“Not everyone realizes,” Weber told students, “that to write a really good piece of journalism is at least as demanding intellectually as the achievement of any scholar. This is particularly true when we recollect that it has to be written on the spot, to order, and that it must create an immediate effect, even though it is produced under completely different conditions from that of scholarly research. It is generally overlooked that a journalist’s actual responsibility is far greater than the scholar’s.”

    Yes, journalism is a matter of gravity. It’s more fashionable to denigrate than praise the media these days. In the 24/7 howl of partisan pontification, and the scarcely less-constant death knell din surrounding the press, a basic truth gets lost: that to be a journalist is to bear witness.

    The rest is no more than ornamentation.

    To bear witness means being there — and that’s not free. No search engine gives you the smell of a crime, the tremor in the air, the eyes that smolder, or the cadence of a scream.
    No news aggregator tells of the ravaged city exhaling in the dusk, nor summons the defiant cries that rise into the night. No miracle of technology renders the lip-drying taste of fear. No algorithm captures the hush of dignity, nor evokes the adrenalin rush of courage coalescing, nor traces the fresh raw line of a welt.

  4. Robert Patterson in Foreign Policy brings some measured historical analysis to what would happen if Iran got the bomb.
  5. Robert Kaplan in The Atlantic explains how the Sri Lankan government was able to achieve a monumental victory over a terrorist group – and also why America should not imitate its methods in any way. He concludes bleakly:

    So is there any lesson here? Only a chilling one. The ruthlessness and brutality to which the Sri Lankan government was reduced in order to defeat the Tigers points up just how nasty and intractable the problem of insurgency is. The Sri Lankan government made no progress against the insurgents for nearly a quarter century, until they turned to extreme and unsavory methods.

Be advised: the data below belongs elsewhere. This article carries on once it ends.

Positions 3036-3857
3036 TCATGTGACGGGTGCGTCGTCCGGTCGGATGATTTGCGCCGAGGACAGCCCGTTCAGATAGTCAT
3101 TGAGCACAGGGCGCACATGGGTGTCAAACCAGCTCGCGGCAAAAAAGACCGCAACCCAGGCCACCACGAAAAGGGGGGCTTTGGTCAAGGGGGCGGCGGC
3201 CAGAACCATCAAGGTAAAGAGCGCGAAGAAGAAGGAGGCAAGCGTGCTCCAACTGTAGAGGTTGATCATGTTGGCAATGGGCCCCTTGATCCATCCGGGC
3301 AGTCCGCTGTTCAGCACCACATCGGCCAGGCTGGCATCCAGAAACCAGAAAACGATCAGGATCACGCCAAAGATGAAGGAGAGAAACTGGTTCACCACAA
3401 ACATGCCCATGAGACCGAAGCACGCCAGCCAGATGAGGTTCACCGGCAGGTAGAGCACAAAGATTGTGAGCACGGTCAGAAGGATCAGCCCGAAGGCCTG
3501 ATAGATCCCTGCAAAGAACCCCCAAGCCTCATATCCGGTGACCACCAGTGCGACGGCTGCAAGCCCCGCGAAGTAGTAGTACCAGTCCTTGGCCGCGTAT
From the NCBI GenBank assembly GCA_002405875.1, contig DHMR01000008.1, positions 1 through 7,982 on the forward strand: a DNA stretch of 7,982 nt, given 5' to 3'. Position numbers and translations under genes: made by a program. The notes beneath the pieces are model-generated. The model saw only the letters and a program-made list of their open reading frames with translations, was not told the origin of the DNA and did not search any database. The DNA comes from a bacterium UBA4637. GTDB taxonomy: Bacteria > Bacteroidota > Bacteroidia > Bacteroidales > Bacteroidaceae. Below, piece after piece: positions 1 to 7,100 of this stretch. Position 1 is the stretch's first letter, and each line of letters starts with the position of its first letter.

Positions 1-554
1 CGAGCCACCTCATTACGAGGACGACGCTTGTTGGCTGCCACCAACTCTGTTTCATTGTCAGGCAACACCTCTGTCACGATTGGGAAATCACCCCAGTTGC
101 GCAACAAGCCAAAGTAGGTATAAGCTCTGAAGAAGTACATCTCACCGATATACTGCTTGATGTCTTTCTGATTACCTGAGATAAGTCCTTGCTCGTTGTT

6. David Brooks wrote about dignity:

    In so doing, [George Washington] turned himself into a new kind of hero. He wasn’t primarily a military hero or a political hero. As the historian Gordon Wood has written, “Washington became a great man and was acclaimed as a classical hero because of the way he conducted himself during times of temptation. It was his moral character that set him off from other men.”

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Posted in Barack Obama, Criticism, Foreign Policy, History, Iran, Law, National Security, Politics, The Bush Legacy, The Opinionsphere, The War on Terrorism | No Comments »

Our Lady of the Law

Tuesday, July 7th, 2009

[digg-reddit-me]About a year and a half ago, looseheadprop at Firedoglake posted about a speech he called “Our Lady of the Law.” I’ve contacted Governor Cuomo’s offices a number of times in the past year asking if they could provide me a copy, and allow me to publish it on this blog, and last week, they graciously did.

Governor Cuomo gave this speech at a dark moment in the winter of 2007 as George W. Bush’s radical national security policies undermined the Rule of Law at home – from warrantless wiretapping to torture to the misuse of signing statements to the politicization of the Department of Justice to the unsupervised jailing of non-combatants under the authority of the executive branch. At the same time, the Lawyers Movement in Pakistan fought to restore the Rule of Law in Pakistan and marched against President Musharaff. looseheadprop quoted a line which isn’t in the prepared text I was given in which Governor Cuomo called on lawyers in America to follow the example of their brethren in Pakistan: